Bobby Lee Pearson (photo: Fresno Police Department via Associated Press)
A career criminal on trial for burglary was found not guilty by a Fresno County Superior Court jury when it misunderstood the judge’s instructions and then filled out the wrong form containing its verdict.
But less than an hour later, the good fortune that allowed Bobby Lee Pearson to walk out of court a free man ended when he was fatally stabbed during an altercation at his sister’s home. Police said he was killed by his sister’s boyfriend while picking up his belongings.
Jurors were deadlocked 8-4 in favor of guilty during their deliberations over the fate of Pearson, according to the Fresno Bee, but instead of telling the judge they were at an impasse, they filled out a form that declared the defendant not guilty. They didn’t inform the judge about what they had done until after the verdict had been read in court, making it official.
“I can’t believe it,” Judge W. Kent Hamlin reportedly said in court after the mistake was made clear. He told the jury, “I can't change it because double jeopardy has already attached. This has never happened to me in more than 100 jury trials that I have done.”
When Hamlin asked them why they did it, one juror said there were only forms for guilty or not guilty, but nothing for deadlock. So they guessed that deadlock meant the accused goes free.
Pearson was accused of breaking into an apartment with two other confederates a year ago. The resident said he caught them in the act of taking his video system and gun and fought with them. One defendant took a plea deal.
The jury unanimously found Terrel Minnieweather guilty, and told the judge so when he polled them. But they each said not guilty when polled about Pearson.
The jury was told to stick around because the judge needed to consider the prosecutor’s request for a second phase to consider additional charges that the defendants acted in concert as part of a gang. Over lunch, one of the jurors fessed up to a court official that he had really voted to convict Pearson. When they returned to the courtroom, the judge dismissed the second set of charges.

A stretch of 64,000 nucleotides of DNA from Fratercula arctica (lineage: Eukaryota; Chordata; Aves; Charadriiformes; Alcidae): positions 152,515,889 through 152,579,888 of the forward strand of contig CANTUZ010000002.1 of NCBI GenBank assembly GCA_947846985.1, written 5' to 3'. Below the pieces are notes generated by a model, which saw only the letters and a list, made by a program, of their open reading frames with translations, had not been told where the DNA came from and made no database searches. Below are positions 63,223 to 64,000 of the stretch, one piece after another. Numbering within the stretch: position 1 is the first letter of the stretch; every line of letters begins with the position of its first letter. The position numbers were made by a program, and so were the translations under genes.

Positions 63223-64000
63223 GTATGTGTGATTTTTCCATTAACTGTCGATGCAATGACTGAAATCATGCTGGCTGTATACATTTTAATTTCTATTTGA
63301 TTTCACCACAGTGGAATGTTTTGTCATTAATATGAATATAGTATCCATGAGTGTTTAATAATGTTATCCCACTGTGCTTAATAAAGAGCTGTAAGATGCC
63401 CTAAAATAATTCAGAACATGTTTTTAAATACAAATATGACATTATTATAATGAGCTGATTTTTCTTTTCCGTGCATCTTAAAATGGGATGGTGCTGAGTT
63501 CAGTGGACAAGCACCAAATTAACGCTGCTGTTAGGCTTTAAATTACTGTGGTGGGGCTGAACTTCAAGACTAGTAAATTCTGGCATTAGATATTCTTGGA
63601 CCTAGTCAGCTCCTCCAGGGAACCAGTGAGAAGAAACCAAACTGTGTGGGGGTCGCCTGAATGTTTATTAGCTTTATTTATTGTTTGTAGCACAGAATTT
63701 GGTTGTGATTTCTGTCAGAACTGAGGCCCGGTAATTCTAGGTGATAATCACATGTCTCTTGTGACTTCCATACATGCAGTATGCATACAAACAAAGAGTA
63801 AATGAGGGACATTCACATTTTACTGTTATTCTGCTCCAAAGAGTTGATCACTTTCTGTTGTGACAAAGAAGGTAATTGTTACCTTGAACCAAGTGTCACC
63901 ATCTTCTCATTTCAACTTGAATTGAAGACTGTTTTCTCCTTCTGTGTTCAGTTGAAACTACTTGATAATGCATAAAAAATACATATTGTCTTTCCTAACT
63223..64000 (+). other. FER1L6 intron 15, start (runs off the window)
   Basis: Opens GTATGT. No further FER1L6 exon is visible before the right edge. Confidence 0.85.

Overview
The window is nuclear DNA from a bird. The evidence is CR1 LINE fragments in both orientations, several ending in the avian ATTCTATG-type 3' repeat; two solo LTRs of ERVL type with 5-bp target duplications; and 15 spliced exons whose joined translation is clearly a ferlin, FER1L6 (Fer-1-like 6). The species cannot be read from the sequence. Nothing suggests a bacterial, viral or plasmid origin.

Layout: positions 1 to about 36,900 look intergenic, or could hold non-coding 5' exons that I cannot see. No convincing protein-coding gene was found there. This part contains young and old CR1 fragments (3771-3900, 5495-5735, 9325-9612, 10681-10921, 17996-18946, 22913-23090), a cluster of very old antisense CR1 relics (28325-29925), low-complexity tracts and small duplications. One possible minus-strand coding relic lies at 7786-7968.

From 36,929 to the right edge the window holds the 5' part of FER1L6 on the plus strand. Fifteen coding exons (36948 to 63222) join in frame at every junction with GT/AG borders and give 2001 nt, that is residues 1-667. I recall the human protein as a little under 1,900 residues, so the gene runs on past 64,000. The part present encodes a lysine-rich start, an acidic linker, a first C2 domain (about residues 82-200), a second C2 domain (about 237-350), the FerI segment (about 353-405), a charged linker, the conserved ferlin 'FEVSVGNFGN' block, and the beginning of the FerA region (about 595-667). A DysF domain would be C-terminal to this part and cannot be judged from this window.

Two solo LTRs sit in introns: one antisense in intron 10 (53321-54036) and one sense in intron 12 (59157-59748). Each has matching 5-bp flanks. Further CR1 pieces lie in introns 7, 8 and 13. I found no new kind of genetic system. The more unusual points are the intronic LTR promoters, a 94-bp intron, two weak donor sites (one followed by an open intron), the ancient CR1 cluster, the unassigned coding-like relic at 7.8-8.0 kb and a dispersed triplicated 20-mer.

Minnieweather, who has prior convictions for burglary and possession of a firearm, told police where they could find the stolen gun. He awaits sentencing and could get 30 years to life.
Pearson, who has multiple prior weapons convictions, walked.
Defense attorney Linden Lindahl blamed the jury’s youthfulness for the odd conclusion. “I call it a June jury,” he said, noting that college students often put off jury duty until the summer. “I guess they see things differently than our normal jurors.”
But the jurors might object to that conclusion on the grounds it calls for speculation on the part of the observer. In 2008, a judge in Sydney, Australia, congratulated the jury for its rapt attention and copious note-taking during a complicated, three-month trial of two men accused of drug trafficking.
Then he had to toss the case and start over when it was brought to his attention that the jury had been participating in a Sudoku tournament since the trial’s second week.